"...we should pass over all biographies of 'the good and the great,' while we search carefully the slight records of wretches who died in prison, in Bedlam, or upon the gallows."
~Edgar Allan Poe

Friday, December 16, 2016

Weekend Link Dump

Once again, the Link Dump is sponsored by the Christmas Cats!

What the hell is the Marree Man?

What the hell caused the climate cataclysm of the sixth century?

Who the hell wrote "The Night Before Christmas?"

Watch out for the Killikantzaros!

The odd phenomenon of stone babies.

The ancient city beneath St. Louis.

A cave that was visited for 180,000 years.

It gives me some faith in the world to learn that there's a woman in England who keeps a Gnome Reserve.

A mysterious cave and a disappearance.

The Hungerford murders.

The folklore of Christmas food.

Tycho Brahe had a golden end.

A 19th century sea serpent tale.

James Joyce describes a murder.

19th century palindromes and anagrams.

A ghost of Gallipoli.

Christmas in mid-20th century Bahrain.

This week's Advice From Thomas Morris:  What not to do with your false teeth.

If you're looking for baby names, you could do worse than the 14th century.

The "real story" of Area 51.

A cigarette duel.

A new theory about the mystery of sleep.

A new theory about Neanderthal religion.

A new theory about the cause of some mental illness.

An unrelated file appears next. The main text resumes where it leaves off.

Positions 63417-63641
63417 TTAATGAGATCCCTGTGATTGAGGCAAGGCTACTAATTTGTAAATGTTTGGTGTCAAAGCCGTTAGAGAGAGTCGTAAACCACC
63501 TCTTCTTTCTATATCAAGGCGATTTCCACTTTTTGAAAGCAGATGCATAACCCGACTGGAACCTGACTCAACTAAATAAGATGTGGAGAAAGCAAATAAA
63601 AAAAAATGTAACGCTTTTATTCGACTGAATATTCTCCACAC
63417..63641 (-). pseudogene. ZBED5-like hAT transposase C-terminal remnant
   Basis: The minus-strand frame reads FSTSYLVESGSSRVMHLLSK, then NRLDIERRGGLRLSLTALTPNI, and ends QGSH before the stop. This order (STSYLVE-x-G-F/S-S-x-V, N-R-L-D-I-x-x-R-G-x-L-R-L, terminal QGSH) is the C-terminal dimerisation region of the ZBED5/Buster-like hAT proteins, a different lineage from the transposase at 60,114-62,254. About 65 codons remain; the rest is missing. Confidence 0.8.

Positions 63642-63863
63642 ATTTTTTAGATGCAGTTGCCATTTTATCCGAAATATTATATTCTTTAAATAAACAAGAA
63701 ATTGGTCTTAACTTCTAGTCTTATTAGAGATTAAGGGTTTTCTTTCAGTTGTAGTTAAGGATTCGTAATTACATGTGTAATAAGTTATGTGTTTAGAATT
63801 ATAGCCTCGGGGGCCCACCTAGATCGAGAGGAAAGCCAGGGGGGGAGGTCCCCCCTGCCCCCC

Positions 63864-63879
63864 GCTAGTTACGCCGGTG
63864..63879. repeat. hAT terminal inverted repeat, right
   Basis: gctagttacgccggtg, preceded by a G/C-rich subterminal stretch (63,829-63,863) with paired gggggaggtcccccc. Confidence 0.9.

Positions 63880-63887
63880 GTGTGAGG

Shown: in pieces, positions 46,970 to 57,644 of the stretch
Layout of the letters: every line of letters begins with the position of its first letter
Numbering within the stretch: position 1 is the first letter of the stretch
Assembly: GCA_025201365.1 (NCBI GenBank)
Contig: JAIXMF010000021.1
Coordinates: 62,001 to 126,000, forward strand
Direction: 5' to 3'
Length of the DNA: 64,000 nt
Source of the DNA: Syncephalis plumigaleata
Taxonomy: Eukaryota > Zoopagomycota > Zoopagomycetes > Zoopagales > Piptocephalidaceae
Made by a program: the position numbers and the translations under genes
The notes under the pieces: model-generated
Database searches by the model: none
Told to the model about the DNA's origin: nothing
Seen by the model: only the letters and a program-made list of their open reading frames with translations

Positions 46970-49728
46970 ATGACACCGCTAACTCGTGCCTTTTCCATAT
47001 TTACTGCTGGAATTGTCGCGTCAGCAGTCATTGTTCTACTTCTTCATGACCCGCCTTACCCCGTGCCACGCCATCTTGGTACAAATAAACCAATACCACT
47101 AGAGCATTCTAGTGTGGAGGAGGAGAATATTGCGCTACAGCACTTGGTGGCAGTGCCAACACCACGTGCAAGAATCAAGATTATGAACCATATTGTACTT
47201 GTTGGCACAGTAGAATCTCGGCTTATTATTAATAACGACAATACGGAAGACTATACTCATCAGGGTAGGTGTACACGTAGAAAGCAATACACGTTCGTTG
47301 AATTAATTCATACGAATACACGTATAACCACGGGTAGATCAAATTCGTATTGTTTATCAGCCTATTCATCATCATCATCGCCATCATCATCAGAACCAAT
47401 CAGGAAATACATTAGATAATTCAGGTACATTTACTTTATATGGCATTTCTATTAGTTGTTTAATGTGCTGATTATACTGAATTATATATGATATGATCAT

A buried Iranian Ziggurat.

A curious message in a bottle.

Anne Boleyn's trial in the National Archives.

Curing "green sickness."

Christmas dinner in Tudor and Stuart days.

An early department store Santa.

The man who popularized potatoes.

That time the Duke of Wellington baby-sat a toad.

That time the Victorians went insane over ferns.

Jane Austen and the "scribbling trollop."

Damn, but people were tough in the old days.

A haunted New Orleans murder house.

How to care for a country house.

Lost manuscripts.

Henry VIII's lost palace.

All hail the Christmas Witch!

A remarkable "sea serpent" sighting.

Driven to suicide by a curse.

Mysteries of the internet.

Regency-era poisons.

The boy who wouldn't be king.

Remembering America's first circus elephant.

A Victorian urban legend about a ridiculously expensive play.

Waffling over witchcraft.

How to appease household spirits.

Speaking of household spirits, you didn't know that Liszt drank a bottle of cognac a day?  Now you do!

Pearl Harbor conspiracy theories.

And, finally, this week in Weird Canada:  Toronto squirrels have declared war on Christmas.  Oh, and the Alberta legislature cherishes a nearly 50-year-old hamburger.

And so we say farewell for this week.  See you on Monday, when we'll be revisiting one of my favorite topics, Weird Wills.  In the meantime, let's hear a madrigal:


  1. "Nary Christmas to all, and to all a good mite." - signed, The Grinch

  2. Edgar the Aetheling always struck me as a flighty young man, running from one scheme to the next, one allegiance to the next; sometimes a leader, other times a follower. His switching of allies and foes seems in keeping with the early Plantagenet times, but without a real plan or support, he was doomed to fail. Maybe he had a contented retirement.


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